Happy shooting!


Michael Liu is the creative Director at Matchstix Studios and a video producer at Biola University. Matchstix Studios is a premier wedding cinematography studio based in Orange County, CA.

Rachel Kenton <![CDATA[Vincent Laforet Directing Motion Tour 2014]]> 2014-05-07T17:55:57Z 2014-05-07T17:42:17Z DirectingMotionTour2014Vincent Laforet, Pulitzer Prize-winner and DGA Director, will be launching his Spring and Summer Directing Motion Tour May 6, 2014 that will begin in Philadelphia, end in New York, and hit 30 other major cities in just 9 weeks.

Motion is one of Laforet’s main obsessions but Laforet believes that there must be motivated and purposeful camera movements that not only captures a director’s vision but also elicits an emotional response from viewers.

Laforet’s Directing Motion Tour was created with the aspiring filmmaker in mind. For weeks Laforet studied 100 of the best films, analyzing extensively, the motion magic created by directors such as Hitchcock, Spielberg, Scorsese, Welles, and many others. After 300 hours of research, with over 400 examples to share, Laforet designed a six-theme daytime workshop and an evening seminar catering to filmmakers of all levels. To sign up, and reserve your spot visit:

Laforet stresses that this will not be a daytime workshop limited to his explanations of motion theory but that participating students will be able to put what they are learning into practice with some of the most advanced cinema technology. The techniques taught by Laforet can be applied with minimal equipment to any film project such as interview setups, promo shoots, live-event coverage, short films, documentaries, and more. Laforet will also be discussing principles behind his own work including his latest commercial for Nike.

I can also tell you from experience, that once you attend this workshop, you will go from being a passive viewer to an active viewer and that you’ll never be able to see things the same way again,” declares Laforet.

“One of the biggest mistakes that first time directors make is to shoot a sequence in pieces. What we’ll do in our workshop is shoot an entire sequence in a linear fashion. Meaning we’ll start with the start of the action all the way to the end of the scene. We’ll shoot different types of coverage with three different types of framing. I’ll show you how you can inter-cut those three types of shots into a much more dynamic scene that flows.”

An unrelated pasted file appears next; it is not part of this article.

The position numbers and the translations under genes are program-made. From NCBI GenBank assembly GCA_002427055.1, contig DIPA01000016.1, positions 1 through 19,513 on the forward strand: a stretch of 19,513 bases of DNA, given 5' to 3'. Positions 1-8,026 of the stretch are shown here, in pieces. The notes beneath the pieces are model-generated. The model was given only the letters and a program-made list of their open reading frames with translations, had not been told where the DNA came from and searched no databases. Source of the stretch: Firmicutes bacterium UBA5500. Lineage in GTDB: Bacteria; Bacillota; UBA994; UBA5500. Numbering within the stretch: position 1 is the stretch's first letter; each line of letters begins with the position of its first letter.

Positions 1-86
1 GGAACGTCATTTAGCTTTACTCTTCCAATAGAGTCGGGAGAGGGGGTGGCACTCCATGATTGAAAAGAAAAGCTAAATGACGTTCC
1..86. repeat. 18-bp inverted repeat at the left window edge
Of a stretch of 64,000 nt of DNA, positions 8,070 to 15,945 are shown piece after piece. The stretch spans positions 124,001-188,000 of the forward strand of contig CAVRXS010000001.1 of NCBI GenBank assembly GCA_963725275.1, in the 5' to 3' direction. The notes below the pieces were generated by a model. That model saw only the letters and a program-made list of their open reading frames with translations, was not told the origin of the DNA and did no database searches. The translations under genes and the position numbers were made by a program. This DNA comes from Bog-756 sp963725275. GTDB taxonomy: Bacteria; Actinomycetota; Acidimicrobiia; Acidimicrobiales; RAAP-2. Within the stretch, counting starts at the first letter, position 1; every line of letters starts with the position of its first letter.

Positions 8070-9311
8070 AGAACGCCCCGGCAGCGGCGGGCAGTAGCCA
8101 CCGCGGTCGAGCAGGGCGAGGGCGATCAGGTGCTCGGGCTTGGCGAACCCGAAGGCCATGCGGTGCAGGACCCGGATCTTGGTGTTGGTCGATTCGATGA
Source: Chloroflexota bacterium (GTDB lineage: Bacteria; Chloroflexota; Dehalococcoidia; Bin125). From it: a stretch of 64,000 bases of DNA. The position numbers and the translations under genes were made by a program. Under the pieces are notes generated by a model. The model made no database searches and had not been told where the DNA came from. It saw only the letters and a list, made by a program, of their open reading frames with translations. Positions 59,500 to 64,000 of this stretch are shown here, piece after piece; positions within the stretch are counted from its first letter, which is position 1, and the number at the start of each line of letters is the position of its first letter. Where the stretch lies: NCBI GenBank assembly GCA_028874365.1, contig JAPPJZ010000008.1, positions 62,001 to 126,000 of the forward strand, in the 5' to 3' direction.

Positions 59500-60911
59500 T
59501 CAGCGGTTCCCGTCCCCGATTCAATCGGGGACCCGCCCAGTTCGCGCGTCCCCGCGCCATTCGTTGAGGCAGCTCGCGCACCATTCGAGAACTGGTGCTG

Zacuto Recoil rig for Canon C300/C500

Vincent will be demonstrating this Recoil rig from Zacuto during workshops.

“The scene will involve two officers pursuing a suspect within the classroom. We’ll be able to shoot a scene similar to what you would see in episodic television. We’ll be shooting the action with two handheld cameras rigged with Zacuto gear. We’re using a lightweight Zacuto Recoil rig with Z-Finder for our Canon C300. Because the rig is balanced and small we’ll be able to move quickly and smoothly.

When you shoot an entire sequence it tends to flow significantly more than when you shoot isolated pieces or small chunks of the scene which can feel very ‘cutty’ or jumpy. This is just one of the things we’ll be exploring in our workshops.”

Laforet is known for his avant-garde approach to filmmaking and storytelling. Reverie, a Laforet directed short film was the first to be shot with the Canon 5D Mark II. Later, he was chosen as one of the first filmmakers to shoot with the Canon C300. Laforet has been a cinematographer and director for clients such as Sony, Adobe, Pepsi, Nike and more. Vanity Fair, The New York Times Magazine, National Geographic, Sports Illustrated, Time and Life Magazine are a few of the publications that have commissioned Laforet’s work. In 2010 he was a three-time winner of the Cannes Lions International Advertising Festival. Laforet is considered a pioneer in the field of HD-capable DSLR cameras and is renowned for his innovative tilt shift and aerial photography.

To sign up, and reserve your spot visit:


Tuesday, May 6, 2014 Philadelphia
Thursday, May 8, 2014 Newark
Saturday, May 10, 2014 Boston
Tuesday, May 13, 2014 Columbus
Thursday, May 15, 2014 Detroit
Saturday, May 17th, 2014 Indianapolis
Sunday, May 18, 2014 Chicago
Tuesday, May 20, 2014 St. Louis
Thursday, May 22, 2-14 Minneapolis
Tuesday, May 27, 2014 Denver
Thursday, May 29, 2014 Salt Lake City
Saturday, May 31, 2014 Vancouver
Sunday, June 1st, 2014 Seattle
Tuesday, June 3, 2014 Portland
Friday, June 6th, 2014 San Jose
Sunday, June 8th, 2014 San Francisco
Tuesday, June 10, 2014 Sacramento
Saturday, June 14, 2014 Irvine
Sunday, June 15, 2014 L.A/Burbank
Tuesday, June 17, 2014 San Diego
Thursday, June 19th, 2014 Phoenix
Saturday, June 21, 2014 Austin
Sunday, June 22, 2014 Dallas
Tuesday, June 24. 2014 Houston
Thursday, June 26, 2014 New Orleans
Saturday June 28, 2014 Nashville
Sunday, June 29, 2014 Atlanta
Tuesday, July 1, 2014 Ft. Lauderdale
Tuesday, July 8, 2014 Charlotte
Saturday, July 12, 2014 Washington, DC
Sunday, July 13, 2014 NYC